The cables are either dismantled and the metals inside them are stripped out and sold. Alternatively crooks sell them to other EV owners for up to £200 a go.

Industry experts fear charging cable theft could escalate over the coming years, with sales of new combustion engine cars banned from 2030. The results could cost the UK’s EV drivers millions of pounds annually.

What are charging cables made of?

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More drivers than ever taking speed awareness courses

speed awareness courses
Get nicked by one of these and you could end up on a speed awareness course (Picture iStock/BrianAJackson)

More drivers are being sent on speed awareness courses after breaking the law than ever before. The courses enable drivers to avoid points, fines and potentially expensive increases in insurance premiums.

Drivers attended the courses virtually during the pandemic with 1.5 million licence holders doing so in 2021. It was the greatest number since records began for the courses. Most of the drivers attending courses had been nicked for speeding.

What are retraining courses?

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Revealed: the best and worst motorway services in the UK

motorway services
Do you have a favourite motorway services? A review of user ratings reveals the best (Picture iStock/Gas Station)

At some point this year, you will have to pull into a motorway services. But the kind of experience you have – supreme or shoddy – will depend on which services you use. A new survey has revealed that there’s a huge difference between the best and worst.

Car dealership Brindley Group carried out the study. It looked at user reviews on TripAdvisor, Google and MotorwayServicesOnline for all 100 of the UK’s services on our 29 motorways. Researchers then collated review marks to award an average score out of five for each site.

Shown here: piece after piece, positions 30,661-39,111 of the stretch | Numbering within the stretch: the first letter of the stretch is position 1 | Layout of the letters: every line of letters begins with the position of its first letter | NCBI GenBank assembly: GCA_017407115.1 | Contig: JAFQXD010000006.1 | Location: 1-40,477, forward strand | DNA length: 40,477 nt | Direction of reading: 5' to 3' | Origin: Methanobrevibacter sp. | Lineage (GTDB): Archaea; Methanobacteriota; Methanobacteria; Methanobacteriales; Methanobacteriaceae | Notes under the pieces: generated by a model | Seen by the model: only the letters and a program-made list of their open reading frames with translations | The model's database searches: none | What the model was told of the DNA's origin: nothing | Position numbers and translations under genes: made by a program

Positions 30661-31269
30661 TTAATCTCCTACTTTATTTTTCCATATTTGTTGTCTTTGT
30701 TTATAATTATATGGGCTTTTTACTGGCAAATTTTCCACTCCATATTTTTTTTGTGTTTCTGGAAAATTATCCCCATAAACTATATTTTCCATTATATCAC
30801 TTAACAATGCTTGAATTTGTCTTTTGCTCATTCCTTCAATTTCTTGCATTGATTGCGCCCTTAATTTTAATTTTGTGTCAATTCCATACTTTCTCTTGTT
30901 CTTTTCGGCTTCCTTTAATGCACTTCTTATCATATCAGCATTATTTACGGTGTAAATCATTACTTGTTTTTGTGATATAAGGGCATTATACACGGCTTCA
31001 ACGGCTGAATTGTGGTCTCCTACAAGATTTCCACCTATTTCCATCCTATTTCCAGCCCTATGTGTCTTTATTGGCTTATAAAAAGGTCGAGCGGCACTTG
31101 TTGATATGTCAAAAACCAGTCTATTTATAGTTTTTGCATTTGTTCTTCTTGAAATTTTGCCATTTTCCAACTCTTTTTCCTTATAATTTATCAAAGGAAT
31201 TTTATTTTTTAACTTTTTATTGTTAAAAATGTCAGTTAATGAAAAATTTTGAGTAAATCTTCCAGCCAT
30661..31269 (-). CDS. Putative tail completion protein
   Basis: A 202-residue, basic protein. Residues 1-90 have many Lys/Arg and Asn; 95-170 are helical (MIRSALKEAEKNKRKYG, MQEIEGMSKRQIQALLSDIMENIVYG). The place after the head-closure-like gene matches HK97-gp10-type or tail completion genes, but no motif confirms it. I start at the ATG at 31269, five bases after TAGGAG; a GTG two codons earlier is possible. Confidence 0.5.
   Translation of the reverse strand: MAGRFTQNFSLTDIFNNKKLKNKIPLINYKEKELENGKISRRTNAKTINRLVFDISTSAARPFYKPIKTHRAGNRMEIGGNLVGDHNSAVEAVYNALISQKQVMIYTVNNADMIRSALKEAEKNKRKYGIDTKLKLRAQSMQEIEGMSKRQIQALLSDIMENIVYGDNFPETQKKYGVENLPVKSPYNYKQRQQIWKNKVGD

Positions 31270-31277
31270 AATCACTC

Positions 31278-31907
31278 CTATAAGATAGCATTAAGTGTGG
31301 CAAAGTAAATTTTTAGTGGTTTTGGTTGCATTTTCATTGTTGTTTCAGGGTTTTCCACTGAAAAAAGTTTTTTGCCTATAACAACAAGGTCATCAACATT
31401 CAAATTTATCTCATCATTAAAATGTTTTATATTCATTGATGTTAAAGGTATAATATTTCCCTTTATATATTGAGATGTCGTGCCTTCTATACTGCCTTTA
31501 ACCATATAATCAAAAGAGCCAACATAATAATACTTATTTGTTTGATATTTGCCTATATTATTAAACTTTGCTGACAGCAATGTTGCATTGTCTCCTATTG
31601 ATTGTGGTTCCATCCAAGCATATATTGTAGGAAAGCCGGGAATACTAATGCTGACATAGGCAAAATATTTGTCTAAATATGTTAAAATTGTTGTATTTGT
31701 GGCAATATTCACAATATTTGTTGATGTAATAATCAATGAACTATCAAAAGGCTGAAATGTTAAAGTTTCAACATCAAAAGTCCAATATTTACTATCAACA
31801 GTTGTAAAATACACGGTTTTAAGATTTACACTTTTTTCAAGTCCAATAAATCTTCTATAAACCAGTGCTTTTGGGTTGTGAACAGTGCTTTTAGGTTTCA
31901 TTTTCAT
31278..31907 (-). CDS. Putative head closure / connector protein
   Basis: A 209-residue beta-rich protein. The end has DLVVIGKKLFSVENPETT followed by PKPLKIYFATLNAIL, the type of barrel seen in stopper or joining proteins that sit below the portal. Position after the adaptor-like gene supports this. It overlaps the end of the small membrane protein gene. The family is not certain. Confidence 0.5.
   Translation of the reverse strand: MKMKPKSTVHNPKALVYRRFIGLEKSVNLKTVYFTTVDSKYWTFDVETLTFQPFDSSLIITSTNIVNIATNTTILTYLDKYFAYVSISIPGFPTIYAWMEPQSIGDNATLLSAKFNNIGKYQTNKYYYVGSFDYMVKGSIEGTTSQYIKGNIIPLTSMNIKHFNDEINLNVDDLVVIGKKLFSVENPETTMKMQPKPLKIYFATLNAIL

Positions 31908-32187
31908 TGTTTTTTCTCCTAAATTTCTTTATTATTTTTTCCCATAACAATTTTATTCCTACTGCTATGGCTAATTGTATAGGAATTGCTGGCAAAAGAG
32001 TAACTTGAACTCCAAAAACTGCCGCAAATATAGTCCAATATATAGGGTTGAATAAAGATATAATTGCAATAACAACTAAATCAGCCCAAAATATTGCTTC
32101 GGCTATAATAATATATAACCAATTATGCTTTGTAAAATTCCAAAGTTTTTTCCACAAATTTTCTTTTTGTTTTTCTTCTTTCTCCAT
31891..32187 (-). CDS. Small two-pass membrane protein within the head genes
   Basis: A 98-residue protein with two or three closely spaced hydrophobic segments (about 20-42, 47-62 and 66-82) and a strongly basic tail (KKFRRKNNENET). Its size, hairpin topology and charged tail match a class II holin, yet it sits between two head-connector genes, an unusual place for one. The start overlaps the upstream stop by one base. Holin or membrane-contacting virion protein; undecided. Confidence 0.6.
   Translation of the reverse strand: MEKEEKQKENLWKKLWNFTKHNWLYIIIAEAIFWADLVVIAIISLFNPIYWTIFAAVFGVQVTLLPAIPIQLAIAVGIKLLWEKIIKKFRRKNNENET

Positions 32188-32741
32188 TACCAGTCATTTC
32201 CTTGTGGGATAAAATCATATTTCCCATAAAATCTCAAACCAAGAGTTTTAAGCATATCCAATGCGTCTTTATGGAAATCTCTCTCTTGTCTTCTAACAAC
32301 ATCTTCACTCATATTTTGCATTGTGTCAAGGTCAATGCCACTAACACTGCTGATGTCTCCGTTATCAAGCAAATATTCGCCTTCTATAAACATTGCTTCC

What is the UK’s best services?

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Proof of why tired drivers pose a threat to other road users

tired drivers
Being tired at the wheel can have potentially lethal consequences (Picture iStock/LSOPhoto)

It’s obvious driving and sleepiness don’t mix. But some new research shows just how much of a threat tired drivers can pose to other road users.

It’s not only nodding off at the wheel that can be dangerous. Tired drivers struggle to anticipate hazards, drive too quickly and aren’t as aware of other road users. They’re all the traits we associate with drink driving. Hardly surprising that statistics show driver fatigue may play its part in up to one in five road crashes.

How was the study carried out?

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Half of all speed cameras are switched off, new report finds

speed cameras
There’s a 50% chance this will be switched off but drivers are still speeding (Picture iStock/Daniel Heighton)

Love ’em or hate ’em, speed cameras have been a part of British motoring life for more than 30 years. But your chances of getting a ticket for speeding from a fixed camera are now significantly reduced. A Freedom of Information (FOI) request by BBC Panorama has revealed that only around half of fixed speed cameras now work.

Meanwhile, another request to police forces showed that the highest a driver has been caught speeding at between 2018 and 2020 was 163mph, more than twice the legal limit.

Why have speed cameras been turned off?